Mexico is full of incredible archaeological finds that offer a glimpse into its rich pre-Columbian history. One of the most impressive structures, the Pyramid of the Sun, is full of new surprises. As the largest building in Teotihuacan, archaeologists are constantly examining the structure, which was built around AD 100. Although few artifacts have been found at the site, researchers from Mexico's National Institute of Anthropology and History (INAH) made a surprising discovery in 2011.
A 380-foot tunnel dug by archaeologists in the 1930s allowed the group to access the bedrock plain. There, they discovered a rare treasure. Among them were pottery shards, animal bones, pieces of obsidian, three human snake figurines and a stunning snake mask. The green mask is particularly interesting because, at the time of its discovery, it was the only mask of its kind found in a ritual context in Teotihuacan.
These offerings are believed to have been left as part of a ritual marking the beginning of the pyramid's construction, hence their location on the lower level. The mask itself is very realistic, which has led to the theory that it is actually a portrait. That would be incredible as archaeologists have little information about the people who built Teotihuacan. There are also conflicting theories as to the exact use of the pyramid. The title isn't original either.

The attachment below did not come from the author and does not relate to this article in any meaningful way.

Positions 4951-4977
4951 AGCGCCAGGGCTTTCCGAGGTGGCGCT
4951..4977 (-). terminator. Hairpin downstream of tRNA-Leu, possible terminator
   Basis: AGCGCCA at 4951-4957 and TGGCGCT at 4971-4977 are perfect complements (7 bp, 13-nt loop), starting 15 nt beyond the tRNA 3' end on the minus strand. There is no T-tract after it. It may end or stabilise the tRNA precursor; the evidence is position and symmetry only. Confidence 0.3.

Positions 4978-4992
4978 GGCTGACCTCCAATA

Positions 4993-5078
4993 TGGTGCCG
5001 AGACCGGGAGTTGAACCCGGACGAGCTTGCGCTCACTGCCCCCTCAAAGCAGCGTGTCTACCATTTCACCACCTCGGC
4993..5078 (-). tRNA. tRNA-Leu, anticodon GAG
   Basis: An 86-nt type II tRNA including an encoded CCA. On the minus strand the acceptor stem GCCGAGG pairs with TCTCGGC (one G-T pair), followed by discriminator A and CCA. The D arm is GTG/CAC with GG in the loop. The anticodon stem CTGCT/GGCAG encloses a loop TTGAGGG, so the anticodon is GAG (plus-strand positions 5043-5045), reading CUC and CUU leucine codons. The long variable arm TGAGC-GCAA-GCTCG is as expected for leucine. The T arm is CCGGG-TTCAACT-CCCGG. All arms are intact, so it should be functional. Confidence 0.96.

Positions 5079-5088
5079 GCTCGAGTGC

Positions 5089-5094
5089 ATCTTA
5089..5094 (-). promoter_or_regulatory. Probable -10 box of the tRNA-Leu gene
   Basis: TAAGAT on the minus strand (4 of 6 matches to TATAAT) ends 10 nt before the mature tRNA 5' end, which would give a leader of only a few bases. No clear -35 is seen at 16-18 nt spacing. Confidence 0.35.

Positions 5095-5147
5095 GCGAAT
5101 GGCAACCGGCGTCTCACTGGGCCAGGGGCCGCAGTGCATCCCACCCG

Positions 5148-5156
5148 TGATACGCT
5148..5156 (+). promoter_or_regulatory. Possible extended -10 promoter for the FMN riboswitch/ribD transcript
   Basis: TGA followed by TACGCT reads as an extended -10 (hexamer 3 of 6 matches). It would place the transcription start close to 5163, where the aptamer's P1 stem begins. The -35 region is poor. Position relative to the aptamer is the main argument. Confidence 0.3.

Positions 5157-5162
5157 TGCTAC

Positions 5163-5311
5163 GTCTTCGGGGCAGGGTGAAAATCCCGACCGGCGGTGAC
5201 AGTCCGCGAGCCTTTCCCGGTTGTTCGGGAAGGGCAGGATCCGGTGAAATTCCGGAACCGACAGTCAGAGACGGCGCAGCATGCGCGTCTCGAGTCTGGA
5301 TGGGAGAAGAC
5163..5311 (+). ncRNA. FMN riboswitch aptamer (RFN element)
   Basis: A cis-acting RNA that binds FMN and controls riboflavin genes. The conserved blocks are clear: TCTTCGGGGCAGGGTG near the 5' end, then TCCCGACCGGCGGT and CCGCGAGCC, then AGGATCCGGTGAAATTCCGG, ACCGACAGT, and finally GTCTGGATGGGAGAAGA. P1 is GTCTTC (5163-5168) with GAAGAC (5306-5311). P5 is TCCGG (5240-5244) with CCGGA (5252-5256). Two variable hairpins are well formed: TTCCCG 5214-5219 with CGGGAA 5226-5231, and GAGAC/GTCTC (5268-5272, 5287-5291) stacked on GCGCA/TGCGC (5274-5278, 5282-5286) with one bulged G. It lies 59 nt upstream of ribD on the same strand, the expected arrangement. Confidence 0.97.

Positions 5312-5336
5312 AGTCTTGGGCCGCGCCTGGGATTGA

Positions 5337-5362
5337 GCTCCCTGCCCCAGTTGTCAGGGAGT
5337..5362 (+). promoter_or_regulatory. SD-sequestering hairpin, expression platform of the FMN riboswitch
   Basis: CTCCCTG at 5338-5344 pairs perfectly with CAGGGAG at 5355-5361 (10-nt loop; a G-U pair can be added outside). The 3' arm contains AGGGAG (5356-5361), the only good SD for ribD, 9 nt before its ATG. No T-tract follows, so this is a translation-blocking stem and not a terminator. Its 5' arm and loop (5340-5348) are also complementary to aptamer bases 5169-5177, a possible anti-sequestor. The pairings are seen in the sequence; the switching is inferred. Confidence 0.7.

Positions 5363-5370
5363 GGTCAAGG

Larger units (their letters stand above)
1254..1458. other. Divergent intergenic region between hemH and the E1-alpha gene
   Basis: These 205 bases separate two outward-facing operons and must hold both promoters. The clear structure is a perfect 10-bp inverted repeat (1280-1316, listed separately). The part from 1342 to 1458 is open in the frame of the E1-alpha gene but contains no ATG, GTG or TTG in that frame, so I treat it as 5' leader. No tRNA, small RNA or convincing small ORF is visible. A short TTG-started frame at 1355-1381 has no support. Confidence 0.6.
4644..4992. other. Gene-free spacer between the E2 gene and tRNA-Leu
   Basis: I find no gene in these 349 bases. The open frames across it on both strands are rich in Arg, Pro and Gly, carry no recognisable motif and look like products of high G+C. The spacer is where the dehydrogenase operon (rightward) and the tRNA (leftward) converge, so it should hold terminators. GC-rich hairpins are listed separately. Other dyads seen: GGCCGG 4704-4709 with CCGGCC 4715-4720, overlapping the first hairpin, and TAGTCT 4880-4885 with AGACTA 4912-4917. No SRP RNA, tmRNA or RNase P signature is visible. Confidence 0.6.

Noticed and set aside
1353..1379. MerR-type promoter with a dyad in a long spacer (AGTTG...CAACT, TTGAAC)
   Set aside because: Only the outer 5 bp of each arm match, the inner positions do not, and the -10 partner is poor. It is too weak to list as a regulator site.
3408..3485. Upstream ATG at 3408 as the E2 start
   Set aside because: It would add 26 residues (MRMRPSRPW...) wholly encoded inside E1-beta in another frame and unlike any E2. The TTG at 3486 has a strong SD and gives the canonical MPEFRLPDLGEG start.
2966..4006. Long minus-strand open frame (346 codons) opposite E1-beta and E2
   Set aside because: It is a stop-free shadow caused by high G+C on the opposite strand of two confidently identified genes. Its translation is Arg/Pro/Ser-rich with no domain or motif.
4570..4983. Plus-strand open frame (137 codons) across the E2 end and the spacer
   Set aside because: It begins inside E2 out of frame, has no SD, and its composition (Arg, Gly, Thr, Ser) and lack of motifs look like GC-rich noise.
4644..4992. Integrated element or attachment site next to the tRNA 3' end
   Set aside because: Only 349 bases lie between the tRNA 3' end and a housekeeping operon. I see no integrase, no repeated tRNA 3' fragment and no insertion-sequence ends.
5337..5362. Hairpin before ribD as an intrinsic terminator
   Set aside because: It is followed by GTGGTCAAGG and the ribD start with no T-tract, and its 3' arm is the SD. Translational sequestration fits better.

In fact, it was the Aztecs who visited Teotihuacan centuries after its abandonment and called it the Pyramid of the Sun. The original name of the third largest pyramid in the world is unknown. Teotihuacan was a thriving city that was once called the City of the Gods. At its peak it was called home to 200,000 people. Yet researchers have little to no idea who these dominant people were or why they disappeared without a trace.
With so much information to disclose, it's no surprise that INAH continues to do research in this area. In fact, an underground tunnel was recently found beneath the nearby Pyramid of the Moon. Using electrical resistance technology, they were able to map the tunnel without breaking up the ground.
An underground chamber, followed by a 49-foot diameter chamber, could hold even more treasure. We hope these combined finds will shed more light on this great civilisation and tell more about its demise. "These great complexes of offerings form the sacred heart of the city of Teotihuacan, the reason everyone considered it the Mecca of civilisation," said Veronica Ortega, director of the Comprehensive Moon Square Conservation Project. "What is found within them will help unravel the connection of this ancient metropolis to other regions of Mesoamerica."